We’re all guilty of it. Some shiny new hardware comes out that would dramatically improve our gaming performance, but then there’s a niggling part at the back of our brains that reminds us - something better will be along at this same price point soon, why not just wait? Before you know it you’re locked in an endless cycle of waiting, playing games on a pocket calculator while you tick off the days until the GeForce GTX 2580 Ti is finally out.

I guess the biggest question here always is - how do I know when it’s time to upgrade my PC? Ultimately, it’s going to come down to the level of performance you expect. If you always want 60 FPS at Ultra settings, you’re going to need fairly regular upgrades. If you’re happy to drop a few settings, you can sit out on that new GPU for a while. When you do finally decide it’s time though, there are obviously better times to do it.

The usual counterpoint to any of this is to buy what you want when you want, as you could always wait for the next best thing and never actually buy anything. Live in the now. Carpe diem. Just don’t blame anyone else when DDR5 RAM is announced days after your 64GB DDR4 upgrade.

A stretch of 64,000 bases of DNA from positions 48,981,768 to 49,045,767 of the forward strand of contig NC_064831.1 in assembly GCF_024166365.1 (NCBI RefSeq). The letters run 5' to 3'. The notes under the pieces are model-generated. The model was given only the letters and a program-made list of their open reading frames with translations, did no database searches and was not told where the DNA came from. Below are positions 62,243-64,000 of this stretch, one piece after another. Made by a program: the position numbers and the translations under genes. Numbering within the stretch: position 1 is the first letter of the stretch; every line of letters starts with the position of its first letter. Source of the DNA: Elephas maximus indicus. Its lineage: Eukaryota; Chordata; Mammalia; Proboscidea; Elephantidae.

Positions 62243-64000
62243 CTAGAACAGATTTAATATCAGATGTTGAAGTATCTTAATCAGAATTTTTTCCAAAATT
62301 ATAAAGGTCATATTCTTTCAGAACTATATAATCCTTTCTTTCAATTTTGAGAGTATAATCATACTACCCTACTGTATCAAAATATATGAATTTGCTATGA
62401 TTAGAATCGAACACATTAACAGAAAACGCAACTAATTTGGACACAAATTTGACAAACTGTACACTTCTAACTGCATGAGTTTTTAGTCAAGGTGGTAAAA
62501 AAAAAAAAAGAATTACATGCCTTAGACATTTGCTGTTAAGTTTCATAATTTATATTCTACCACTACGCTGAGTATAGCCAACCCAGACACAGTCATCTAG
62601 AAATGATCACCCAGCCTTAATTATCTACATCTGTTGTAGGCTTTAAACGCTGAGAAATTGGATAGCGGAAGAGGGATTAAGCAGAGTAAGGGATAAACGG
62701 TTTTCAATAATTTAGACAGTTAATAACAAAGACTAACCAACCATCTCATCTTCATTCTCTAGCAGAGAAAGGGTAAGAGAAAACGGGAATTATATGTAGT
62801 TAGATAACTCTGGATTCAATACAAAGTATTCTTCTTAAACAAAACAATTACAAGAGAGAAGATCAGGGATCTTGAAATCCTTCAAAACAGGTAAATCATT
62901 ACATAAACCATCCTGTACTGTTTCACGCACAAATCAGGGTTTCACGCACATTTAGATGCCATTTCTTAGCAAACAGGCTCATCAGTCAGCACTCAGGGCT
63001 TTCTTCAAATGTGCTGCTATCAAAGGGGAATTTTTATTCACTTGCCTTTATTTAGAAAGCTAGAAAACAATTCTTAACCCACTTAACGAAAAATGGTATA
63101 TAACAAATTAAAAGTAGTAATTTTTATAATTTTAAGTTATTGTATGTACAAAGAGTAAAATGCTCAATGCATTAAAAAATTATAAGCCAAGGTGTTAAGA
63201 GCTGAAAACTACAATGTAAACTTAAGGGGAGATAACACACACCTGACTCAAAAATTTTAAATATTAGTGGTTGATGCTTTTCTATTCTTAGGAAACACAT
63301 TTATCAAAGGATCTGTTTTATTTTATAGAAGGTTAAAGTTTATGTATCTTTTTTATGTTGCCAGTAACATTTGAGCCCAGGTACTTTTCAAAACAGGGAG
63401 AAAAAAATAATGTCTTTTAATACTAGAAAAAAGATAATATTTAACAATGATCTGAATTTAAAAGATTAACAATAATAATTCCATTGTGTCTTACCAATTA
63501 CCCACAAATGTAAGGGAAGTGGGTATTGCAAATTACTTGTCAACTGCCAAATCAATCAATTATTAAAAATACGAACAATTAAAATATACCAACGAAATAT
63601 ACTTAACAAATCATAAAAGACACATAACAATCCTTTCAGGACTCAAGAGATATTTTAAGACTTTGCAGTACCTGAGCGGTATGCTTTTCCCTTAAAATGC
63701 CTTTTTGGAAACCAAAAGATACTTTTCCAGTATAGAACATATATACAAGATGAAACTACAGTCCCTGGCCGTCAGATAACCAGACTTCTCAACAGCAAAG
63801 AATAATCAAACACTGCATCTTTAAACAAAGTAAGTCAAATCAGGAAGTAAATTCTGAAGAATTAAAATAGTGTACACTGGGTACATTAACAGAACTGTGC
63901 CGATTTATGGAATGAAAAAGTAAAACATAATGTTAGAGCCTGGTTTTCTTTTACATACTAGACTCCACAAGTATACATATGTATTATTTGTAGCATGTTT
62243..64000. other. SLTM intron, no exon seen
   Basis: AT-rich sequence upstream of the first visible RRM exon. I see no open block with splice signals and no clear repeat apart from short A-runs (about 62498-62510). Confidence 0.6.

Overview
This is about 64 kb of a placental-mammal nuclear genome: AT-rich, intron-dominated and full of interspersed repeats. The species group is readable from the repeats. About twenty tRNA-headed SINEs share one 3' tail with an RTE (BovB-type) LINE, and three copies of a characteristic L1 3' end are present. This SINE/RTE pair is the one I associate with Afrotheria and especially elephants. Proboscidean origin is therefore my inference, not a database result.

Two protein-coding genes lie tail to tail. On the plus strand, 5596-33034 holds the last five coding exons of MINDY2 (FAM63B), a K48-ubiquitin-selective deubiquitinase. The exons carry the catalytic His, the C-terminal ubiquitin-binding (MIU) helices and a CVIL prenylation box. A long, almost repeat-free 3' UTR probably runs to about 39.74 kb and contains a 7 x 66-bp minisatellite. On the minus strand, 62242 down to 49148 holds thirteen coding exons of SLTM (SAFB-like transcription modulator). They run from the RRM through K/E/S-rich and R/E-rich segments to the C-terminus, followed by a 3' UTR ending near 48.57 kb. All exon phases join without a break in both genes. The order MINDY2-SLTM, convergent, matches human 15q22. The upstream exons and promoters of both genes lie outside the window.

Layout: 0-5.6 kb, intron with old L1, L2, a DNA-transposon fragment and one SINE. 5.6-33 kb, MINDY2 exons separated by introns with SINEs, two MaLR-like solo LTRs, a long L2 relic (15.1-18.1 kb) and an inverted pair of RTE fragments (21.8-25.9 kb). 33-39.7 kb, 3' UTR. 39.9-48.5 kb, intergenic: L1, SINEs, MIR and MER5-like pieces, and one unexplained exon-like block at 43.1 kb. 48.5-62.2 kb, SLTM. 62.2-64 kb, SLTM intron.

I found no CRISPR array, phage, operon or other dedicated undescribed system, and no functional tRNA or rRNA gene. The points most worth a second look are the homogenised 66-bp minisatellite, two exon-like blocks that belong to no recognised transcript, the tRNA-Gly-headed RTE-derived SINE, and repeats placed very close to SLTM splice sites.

From my perspective, I think upgrading the graphics card, in particular, is only worth it if I do it within 3-4 months of the graphics card launching. Any longer than that and my eye is already on the horizon. Getting a graphics card on or near launch guarantees the longest use life out of it. As for CPUs, the ideal time for an overhaul is a socket change. This means a new motherboard, but it does now also mean you’re set for the next 3 to 4 cycles of processors.

What’s your take on this? Do you get what you want, when you want? Or are you always waiting for something just around the corner?

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